Large Eddy Simulation of Turbulent Premixed and Partially Premixed Combustion
(2010) Abstract
 In this thesis, a computational fluid dynamics (CFD) approach is used to study turbulent premixed and partially premixed combustion. The CFD approach is based on large eddy simulation (LES) in which the largescale structures of the flow are resolved on a grid, leaving only the smallscale structures (subgrid scales) to be modeled. The combustion modelling is based on the flamelet concept in which the scale separation of the flow and the chemistry is assumed. This thesis work is made up of the following parts.
First, focusing on the turbulent premixed combustion, the levelset Gequation flamelet model is applied to study high density ratio flames without explicit filter in order to capture the effect of thin reaction zone... (More)  In this thesis, a computational fluid dynamics (CFD) approach is used to study turbulent premixed and partially premixed combustion. The CFD approach is based on large eddy simulation (LES) in which the largescale structures of the flow are resolved on a grid, leaving only the smallscale structures (subgrid scales) to be modeled. The combustion modelling is based on the flamelet concept in which the scale separation of the flow and the chemistry is assumed. This thesis work is made up of the following parts.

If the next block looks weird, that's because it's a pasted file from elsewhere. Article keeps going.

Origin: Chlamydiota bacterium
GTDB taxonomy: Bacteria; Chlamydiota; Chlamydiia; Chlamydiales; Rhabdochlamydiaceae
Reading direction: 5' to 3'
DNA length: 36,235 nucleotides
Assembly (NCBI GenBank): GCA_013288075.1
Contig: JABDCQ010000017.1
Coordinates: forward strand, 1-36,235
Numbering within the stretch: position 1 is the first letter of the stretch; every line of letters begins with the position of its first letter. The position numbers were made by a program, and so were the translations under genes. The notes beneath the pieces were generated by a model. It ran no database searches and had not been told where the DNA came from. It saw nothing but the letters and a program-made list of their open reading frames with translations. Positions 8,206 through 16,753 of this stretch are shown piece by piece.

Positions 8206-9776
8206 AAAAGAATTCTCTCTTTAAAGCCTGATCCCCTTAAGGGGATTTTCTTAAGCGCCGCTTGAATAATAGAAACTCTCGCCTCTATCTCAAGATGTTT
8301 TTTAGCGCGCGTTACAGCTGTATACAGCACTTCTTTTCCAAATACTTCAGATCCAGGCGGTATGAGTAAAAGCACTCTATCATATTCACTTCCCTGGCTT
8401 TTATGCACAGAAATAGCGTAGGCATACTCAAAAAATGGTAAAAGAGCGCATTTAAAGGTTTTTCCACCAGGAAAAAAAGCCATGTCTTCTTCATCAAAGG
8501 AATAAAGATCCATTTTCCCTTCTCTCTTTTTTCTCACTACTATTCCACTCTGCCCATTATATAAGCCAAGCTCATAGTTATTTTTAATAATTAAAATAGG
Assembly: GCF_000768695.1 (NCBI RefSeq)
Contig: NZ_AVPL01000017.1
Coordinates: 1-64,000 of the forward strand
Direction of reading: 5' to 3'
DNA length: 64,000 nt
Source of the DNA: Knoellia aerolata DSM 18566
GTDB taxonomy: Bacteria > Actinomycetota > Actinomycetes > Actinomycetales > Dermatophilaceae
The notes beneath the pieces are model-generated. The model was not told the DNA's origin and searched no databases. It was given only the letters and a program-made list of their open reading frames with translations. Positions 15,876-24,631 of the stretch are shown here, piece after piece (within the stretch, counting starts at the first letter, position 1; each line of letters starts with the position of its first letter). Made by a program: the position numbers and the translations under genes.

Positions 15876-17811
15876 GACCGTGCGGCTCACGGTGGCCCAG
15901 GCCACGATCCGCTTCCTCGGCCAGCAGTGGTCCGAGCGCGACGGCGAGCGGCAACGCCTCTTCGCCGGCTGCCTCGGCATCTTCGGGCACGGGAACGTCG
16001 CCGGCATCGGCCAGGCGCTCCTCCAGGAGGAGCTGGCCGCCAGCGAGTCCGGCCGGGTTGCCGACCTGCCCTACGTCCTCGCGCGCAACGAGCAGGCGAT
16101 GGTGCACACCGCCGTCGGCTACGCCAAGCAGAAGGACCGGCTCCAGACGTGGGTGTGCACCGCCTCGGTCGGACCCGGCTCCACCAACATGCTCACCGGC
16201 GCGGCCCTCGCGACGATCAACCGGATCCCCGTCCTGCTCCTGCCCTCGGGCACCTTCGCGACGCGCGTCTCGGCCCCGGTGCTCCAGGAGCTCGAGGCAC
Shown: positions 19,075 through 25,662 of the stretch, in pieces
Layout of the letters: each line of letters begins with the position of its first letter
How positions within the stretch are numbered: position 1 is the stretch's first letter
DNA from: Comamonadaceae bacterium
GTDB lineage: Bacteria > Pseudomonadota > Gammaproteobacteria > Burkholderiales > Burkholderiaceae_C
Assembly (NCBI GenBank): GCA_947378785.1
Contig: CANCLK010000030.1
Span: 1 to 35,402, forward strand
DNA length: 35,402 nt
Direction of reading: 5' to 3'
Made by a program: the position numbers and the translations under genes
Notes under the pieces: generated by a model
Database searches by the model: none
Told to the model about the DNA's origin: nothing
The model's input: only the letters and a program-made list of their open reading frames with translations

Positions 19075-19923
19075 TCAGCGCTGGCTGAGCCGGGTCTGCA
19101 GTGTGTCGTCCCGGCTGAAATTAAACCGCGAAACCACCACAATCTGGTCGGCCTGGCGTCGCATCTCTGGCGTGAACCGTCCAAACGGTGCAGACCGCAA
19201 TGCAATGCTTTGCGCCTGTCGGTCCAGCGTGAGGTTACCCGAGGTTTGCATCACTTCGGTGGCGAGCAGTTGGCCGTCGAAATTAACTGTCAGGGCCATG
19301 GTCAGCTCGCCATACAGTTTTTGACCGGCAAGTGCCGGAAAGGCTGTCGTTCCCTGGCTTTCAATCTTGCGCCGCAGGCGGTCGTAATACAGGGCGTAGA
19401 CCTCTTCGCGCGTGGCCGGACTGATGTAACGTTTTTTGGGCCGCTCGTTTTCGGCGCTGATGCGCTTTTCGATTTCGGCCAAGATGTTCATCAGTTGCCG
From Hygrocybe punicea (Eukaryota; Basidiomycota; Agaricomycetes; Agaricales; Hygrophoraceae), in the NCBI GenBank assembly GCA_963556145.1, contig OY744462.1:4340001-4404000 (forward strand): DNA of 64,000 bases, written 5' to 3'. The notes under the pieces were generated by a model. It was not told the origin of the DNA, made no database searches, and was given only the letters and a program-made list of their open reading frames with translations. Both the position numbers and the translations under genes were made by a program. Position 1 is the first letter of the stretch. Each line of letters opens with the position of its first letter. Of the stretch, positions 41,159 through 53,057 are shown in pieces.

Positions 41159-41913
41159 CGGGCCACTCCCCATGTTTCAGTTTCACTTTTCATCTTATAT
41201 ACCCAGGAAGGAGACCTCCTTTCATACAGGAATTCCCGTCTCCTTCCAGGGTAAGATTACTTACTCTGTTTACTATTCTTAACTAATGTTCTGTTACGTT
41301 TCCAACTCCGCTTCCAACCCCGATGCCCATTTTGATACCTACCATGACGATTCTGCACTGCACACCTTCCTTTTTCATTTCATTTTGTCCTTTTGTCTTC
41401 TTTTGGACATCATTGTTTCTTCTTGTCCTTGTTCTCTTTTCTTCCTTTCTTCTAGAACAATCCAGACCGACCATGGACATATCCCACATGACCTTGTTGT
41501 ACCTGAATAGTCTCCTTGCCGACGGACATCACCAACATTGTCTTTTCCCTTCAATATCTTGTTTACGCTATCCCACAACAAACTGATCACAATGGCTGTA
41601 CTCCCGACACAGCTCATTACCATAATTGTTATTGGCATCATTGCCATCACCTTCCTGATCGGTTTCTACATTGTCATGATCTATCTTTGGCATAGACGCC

First, focusing on the turbulent premixed combustion, the levelset Gequation flamelet model is applied to study high density ratio flames without explicit filter in order to capture the effect of thin reaction zone embedded in the LES subgrid. Conventional fractional step methods are shown to be numerically instable for high density ratio flames. A highly robust numerical method, which is known as the ghost fluid method (GFM), is implemented. The Gequation based flamelet model and the ghost fluid method are evaluated on a lean propane/air premixed flame stabilized by a bluff body. The methods are shown to be able to capture the density ratio effect on the flame dynamics, including the near flame holder wrinkling due to Kelvin Helmholtz (KH) instabilities, the downstream large scale wrinkling due to the lower frequency Bénard/vonKarman (BVK) instability at low density ratio conditions, and the suppression of BVK instability at high density ratio conditions. In LES, spatial filtering of the reaction zone leads to thickening of the reaction zone. It is shown that thickening of the reaction zone can lead to significant underprediction of the turbulence intensity at high density ratio conditions. The effects of flame thickening are further studied for the cases of the flame/vortex interaction and hydrodynamic instability. Essentially, with thickening of the reaction zones, the development of flame wrinkling and hydrodynamic instability are suppressed.